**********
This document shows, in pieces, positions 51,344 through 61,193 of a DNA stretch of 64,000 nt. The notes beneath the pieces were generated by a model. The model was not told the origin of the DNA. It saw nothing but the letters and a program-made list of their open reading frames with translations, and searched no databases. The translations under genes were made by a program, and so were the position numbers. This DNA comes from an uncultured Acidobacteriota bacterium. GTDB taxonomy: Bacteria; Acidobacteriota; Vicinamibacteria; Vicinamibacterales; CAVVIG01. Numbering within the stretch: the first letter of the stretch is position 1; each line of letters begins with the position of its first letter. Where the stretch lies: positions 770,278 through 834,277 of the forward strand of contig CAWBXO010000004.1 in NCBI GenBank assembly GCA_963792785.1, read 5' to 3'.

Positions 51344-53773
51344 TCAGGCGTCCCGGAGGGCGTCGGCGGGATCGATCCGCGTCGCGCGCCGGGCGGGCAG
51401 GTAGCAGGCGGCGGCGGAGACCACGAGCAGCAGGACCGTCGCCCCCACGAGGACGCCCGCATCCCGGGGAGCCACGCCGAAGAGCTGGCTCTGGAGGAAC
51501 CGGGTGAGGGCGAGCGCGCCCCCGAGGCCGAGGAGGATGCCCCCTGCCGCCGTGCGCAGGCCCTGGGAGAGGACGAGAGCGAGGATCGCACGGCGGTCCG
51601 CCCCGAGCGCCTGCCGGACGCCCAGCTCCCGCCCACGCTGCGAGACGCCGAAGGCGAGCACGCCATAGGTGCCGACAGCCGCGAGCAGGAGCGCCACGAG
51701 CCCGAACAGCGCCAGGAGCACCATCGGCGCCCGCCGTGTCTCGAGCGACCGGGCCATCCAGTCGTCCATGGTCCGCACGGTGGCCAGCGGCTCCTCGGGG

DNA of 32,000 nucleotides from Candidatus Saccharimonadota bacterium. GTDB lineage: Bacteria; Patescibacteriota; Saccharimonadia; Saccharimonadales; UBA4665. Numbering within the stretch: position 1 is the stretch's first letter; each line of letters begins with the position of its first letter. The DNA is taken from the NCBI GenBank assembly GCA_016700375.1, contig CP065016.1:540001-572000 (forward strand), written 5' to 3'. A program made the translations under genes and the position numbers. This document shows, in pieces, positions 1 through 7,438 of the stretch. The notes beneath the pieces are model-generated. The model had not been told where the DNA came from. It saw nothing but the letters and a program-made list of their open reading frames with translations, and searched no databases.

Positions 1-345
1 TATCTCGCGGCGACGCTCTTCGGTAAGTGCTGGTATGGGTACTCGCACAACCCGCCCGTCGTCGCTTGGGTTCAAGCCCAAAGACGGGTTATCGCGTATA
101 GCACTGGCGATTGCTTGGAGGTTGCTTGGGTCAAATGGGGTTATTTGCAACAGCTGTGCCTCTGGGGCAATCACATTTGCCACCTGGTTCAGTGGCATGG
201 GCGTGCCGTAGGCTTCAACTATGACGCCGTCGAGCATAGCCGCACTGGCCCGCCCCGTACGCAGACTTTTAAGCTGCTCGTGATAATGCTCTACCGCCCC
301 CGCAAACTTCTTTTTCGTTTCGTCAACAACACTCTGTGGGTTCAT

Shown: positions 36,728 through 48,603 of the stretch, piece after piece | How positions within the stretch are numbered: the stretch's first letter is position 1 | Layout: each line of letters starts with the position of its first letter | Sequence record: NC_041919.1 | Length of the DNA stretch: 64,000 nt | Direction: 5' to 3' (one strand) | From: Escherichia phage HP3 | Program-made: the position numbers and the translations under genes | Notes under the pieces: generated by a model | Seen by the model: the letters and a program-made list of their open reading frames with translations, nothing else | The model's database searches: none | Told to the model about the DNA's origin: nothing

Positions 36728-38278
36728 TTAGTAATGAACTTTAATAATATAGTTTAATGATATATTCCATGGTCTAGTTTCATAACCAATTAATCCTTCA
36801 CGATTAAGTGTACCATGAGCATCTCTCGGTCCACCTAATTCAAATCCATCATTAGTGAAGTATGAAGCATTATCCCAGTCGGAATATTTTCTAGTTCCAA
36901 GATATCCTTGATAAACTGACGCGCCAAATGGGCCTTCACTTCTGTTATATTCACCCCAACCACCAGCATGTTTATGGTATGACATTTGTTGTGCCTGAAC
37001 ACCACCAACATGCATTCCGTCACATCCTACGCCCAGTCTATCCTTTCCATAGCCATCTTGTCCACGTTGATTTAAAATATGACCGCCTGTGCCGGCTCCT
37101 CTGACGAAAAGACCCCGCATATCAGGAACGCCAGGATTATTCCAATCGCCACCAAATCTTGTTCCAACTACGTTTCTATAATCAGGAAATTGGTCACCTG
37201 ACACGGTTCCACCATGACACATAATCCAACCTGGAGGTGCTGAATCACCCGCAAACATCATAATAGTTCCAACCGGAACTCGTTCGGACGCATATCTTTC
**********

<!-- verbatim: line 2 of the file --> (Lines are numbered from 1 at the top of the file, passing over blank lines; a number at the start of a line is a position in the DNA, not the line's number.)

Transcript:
Positions 51344-53773